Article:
I had many favorite spots on that farm. One was the house, which by now has collapsed into a pile of boards. Another was a shady parklike area with large broadleaf trees. I also loved the catalpa and locust grove, especially when those trees were covered with their fragrant blossoms.

Part of my nostalgia has to do with the old neighbors. On a recent trip over there I drove slowly past their former homes in a meditative state. On the farm where our dear friends the Cargills lived, the house and barn are still there. I stopped to take a picture. I passed the George Deininger place where the old house is gone and someone else is living in the new one. Next I went by the ruins of the house once owned by Marie Johnson and occupied by Bob and Lyla Jones and their children, Genevieve and Dwayne. At a curve in the road there was the fancy Toman house, still looking good, and then the site of the old Dobish place where once stood a proud house among a stand of pine trees (a trailer home has taken its place). Another turn in the road, and as I drove up the hill just before the railroad tracks a longtime memory came to mind. Though it happened only once, I’ve always remembered when our car on the way home from town met Sturdevant the bee man at that spot, in his old open touring car with his long gray hair and beard streaming behind as he drove.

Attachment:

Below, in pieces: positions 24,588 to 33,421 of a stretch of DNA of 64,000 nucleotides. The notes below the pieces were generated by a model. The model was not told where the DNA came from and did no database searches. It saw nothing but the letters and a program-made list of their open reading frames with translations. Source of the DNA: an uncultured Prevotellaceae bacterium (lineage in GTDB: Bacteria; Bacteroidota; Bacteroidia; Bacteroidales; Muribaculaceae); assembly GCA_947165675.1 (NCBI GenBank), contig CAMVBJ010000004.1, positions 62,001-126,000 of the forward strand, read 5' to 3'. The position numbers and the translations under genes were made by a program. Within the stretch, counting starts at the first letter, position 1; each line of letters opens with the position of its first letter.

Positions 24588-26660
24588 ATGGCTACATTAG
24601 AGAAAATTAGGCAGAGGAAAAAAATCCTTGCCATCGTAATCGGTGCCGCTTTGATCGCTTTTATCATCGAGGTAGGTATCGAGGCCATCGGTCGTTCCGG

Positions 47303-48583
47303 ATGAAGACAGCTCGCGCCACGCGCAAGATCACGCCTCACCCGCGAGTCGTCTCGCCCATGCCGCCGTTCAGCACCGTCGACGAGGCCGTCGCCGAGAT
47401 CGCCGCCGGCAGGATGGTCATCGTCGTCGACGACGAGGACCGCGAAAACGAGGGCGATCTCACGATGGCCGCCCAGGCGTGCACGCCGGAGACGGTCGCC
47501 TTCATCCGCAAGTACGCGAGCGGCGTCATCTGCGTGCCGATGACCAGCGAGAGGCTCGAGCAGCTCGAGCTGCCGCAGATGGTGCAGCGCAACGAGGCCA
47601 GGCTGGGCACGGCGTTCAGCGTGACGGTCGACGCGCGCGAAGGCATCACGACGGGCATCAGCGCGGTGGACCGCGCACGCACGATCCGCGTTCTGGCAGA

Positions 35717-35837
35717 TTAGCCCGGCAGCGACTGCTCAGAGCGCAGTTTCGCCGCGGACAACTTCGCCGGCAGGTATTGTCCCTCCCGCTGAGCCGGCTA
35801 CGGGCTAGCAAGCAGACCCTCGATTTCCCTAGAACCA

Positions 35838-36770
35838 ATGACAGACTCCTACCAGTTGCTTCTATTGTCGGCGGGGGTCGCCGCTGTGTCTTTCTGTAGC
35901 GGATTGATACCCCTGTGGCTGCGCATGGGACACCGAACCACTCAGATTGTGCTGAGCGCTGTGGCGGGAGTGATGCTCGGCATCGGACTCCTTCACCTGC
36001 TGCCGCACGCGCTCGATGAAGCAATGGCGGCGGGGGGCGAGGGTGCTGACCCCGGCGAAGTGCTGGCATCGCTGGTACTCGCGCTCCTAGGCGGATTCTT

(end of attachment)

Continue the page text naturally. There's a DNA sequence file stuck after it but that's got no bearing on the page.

The railroad is no longer there except in my imagination, but I think of when we used to pick wild sweet peas along the tracks in the spring. It was only a quarter mile from our house on Grandpa’s farm. That small house is gone, moved to town for my grandparents’ retirement home after they sold the farm in the late 1940s. Their own house still sits, beautifully remodeled, on its slight rise above the road.

I think of other neighbors whose farms were not on our direct route to the Clark Place, but who are as clear in my mind as the ones I drove past. Most of them had kids in our District 12 school. That school yard is long gone, now part of a cornfield along with the Casey Jones farmstead next door. There were the Albert and Ted Kunze families, the Harrison and Lee Morses, and a little farther away the Cain ranch where my mother’s relatives once lived, and the Ben and Hazel Wulf place.

It took me a few years to come to terms with selling the property, but finally I could see that the time had come. For one thing, my brother Lawrence had died and his three children now owned his share. As the remaining shareholders die, there would be an unwieldy number of owners in the next generation, almost none of whom are interested in the farm. (The exceptions would be our two sons and daughter). Duane and I are the only ones living close enough to do the upkeep, like chopping thistles in the pasture and repairing fence where leaping deer or falling trees frequently dislodge the top wire. We no longer have the energy to keep this up. The most important reason, of course, is the continual growth of cedars rapidly taking over the grazing areas, with eradication too expensive. The farm is no longer the place we all remember from childhood, and maybe it’s best to just cherish those warm memories than to deal with what the property has become.